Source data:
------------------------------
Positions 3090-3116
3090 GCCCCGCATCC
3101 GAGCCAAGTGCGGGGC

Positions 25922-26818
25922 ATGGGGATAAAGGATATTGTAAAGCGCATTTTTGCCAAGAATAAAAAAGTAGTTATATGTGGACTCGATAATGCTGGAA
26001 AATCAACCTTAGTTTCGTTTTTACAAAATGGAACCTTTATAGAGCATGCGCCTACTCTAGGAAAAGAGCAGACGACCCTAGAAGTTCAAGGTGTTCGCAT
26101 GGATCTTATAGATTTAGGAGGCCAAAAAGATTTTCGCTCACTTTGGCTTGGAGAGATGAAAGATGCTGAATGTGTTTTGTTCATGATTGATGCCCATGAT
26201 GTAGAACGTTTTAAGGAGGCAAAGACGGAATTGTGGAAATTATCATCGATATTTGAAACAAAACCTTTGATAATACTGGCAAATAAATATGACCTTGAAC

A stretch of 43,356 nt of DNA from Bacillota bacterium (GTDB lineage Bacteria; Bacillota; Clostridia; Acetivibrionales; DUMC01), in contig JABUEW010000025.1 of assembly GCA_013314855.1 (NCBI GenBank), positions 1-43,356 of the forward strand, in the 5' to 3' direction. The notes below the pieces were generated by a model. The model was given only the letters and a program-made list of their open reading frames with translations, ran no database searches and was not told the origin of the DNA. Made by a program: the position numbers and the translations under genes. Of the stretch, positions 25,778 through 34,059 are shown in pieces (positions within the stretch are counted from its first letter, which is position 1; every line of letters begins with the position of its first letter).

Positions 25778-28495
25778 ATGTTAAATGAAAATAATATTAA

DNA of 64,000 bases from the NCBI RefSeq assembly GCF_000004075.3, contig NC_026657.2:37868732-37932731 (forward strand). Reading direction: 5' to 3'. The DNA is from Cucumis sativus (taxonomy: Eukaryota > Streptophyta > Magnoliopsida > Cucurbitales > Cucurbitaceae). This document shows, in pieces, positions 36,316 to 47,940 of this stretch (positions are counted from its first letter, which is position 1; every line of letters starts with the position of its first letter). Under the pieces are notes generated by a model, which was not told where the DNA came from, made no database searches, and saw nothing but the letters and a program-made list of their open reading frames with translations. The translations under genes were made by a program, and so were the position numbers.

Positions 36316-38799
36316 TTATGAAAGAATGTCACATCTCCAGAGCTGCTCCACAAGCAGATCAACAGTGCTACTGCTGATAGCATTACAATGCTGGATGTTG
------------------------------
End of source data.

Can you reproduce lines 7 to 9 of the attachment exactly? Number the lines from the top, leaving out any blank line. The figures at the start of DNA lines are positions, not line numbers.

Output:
26101 GGATCTTATAGATTTAGGAGGCCAAAAAGATTTTCGCTCACTTTGGCTTGGAGAGATGAAAGATGCTGAATGTGTTTTGTTCATGATTGATGCCCATGAT
26201 GTAGAACGTTTTAAGGAGGCAAAGACGGAATTGTGGAAATTATCATCGATATTTGAAACAAAACCTTTGATAATACTGGCAAATAAATATGACCTTGAAC

A stretch of 43,356 nt of DNA from Bacillota bacterium (GTDB lineage Bacteria; Bacillota; Clostridia; Acetivibrionales; DUMC01), in contig JABUEW010000025.1 of assembly GCA_013314855.1 (NCBI GenBank), positions 1-43,356 of the forward strand, in the 5' to 3' direction. The notes below the pieces were generated by a model. The model was given only the letters and a program-made list of their open reading frames with translations, ran no database searches and was not told the origin of the DNA. Made by a program: the position numbers and the translations under genes. Of the stretch, positions 25,778 through 34,059 are shown in pieces (positions within the stretch are counted from its first letter, which is position 1; every line of letters begins with the position of its first letter).